Its just a 150 watt buzz gun and a can of canned air!

Ever want to pull IC's off old circuit boards quick and cheap without destroying the pins or overheating them?

Canned Air!

Stand the circuit board on edge and heat the solder side joint with your soldering gun or pencil. Shoot the hot solder out from the IC side with the canned air! That little straw on the can focuses the blast right down the IC socket hole.
Plus canned air is usually made up of some type of refrigerant. It can keep the IC cooler while it’s removing the hot solder!
Make sure your hand is not inline with the solder when it blasts out the little hole. And you may want to make a back catcher out of aluminum foil so you’re not blasting hot solder fragments all over your stuff!

*Safety note*
Check out your canned air for flammability rating some are flammable and should not be used with open flame soldering pencils! Typical electric soldering devices are below the flash point of most canned air on the market but still beware of the possibility for a spontaneous flame burst if misused.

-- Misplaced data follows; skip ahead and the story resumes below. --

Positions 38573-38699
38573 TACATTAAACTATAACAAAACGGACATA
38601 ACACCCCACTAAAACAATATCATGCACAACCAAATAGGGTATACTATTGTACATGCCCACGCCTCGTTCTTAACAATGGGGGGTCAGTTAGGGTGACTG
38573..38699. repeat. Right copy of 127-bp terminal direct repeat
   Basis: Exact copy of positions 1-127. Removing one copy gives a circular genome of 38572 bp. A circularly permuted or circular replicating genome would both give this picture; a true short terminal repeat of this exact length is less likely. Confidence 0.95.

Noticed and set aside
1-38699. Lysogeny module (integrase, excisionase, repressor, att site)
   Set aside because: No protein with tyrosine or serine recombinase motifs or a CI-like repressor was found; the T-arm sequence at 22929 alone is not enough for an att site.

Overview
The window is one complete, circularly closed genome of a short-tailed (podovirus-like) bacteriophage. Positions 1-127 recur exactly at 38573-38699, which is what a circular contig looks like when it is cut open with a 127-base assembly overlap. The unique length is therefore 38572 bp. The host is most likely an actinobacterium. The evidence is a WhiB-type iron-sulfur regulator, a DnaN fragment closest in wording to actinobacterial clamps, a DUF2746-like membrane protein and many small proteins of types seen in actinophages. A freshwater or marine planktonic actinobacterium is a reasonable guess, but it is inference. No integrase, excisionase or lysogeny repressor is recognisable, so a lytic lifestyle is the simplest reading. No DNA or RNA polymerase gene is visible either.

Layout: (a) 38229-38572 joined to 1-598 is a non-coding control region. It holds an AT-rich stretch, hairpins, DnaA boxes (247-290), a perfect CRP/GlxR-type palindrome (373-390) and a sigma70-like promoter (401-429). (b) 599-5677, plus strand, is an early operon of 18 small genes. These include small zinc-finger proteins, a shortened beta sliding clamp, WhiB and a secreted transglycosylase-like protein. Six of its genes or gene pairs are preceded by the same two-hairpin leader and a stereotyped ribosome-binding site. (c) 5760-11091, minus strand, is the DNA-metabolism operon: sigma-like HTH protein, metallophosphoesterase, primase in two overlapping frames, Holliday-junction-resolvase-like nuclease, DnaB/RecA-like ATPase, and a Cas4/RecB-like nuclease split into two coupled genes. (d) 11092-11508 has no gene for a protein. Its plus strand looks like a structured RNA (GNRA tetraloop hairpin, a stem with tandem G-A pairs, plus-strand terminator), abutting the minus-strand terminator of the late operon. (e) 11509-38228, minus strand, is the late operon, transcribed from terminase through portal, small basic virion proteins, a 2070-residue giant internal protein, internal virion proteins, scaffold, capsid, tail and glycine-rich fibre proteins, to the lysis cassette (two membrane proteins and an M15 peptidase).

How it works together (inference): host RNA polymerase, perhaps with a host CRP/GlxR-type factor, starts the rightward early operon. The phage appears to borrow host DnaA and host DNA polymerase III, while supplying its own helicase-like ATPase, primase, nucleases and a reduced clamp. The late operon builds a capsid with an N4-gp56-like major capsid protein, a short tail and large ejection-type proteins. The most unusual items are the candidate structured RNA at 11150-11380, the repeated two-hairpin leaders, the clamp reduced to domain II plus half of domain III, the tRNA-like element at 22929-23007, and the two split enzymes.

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confounded

New Member
You may want to use a series dropping resistor for longer iron life. 20v drop for a 50w iron is 90 ohms at 6w, min. There may be an incand. lamp that will do it.
Can someone explain to me how 90ohms at 6w is calcullated i'm not sure how you would work this out.
 

Willbe

New Member
Can someone explain to me how 90ohms at 6w is calcullated i'm not sure how you would work this out.
Assumed 50w at 220v = 50/220 = 0.23A.
(240-220)/0.23 = 88 ohms
(0.23^2)88 = 4.7w.
 
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Hero999

Banned
Just for fun comparison, figure that a 100 watt incandescent bulb runs on 120 volts. That means the filament has a resistance of 144 ohms.

At my house the 100 watt bulb is actually using 113.75 watts! :(
At my buddies house his 100 watt bulb only uses 90.25 watts. :)
That's not true, the resistance of the filament increases as it gets hotter so the power dissipation will be less than 113.75W.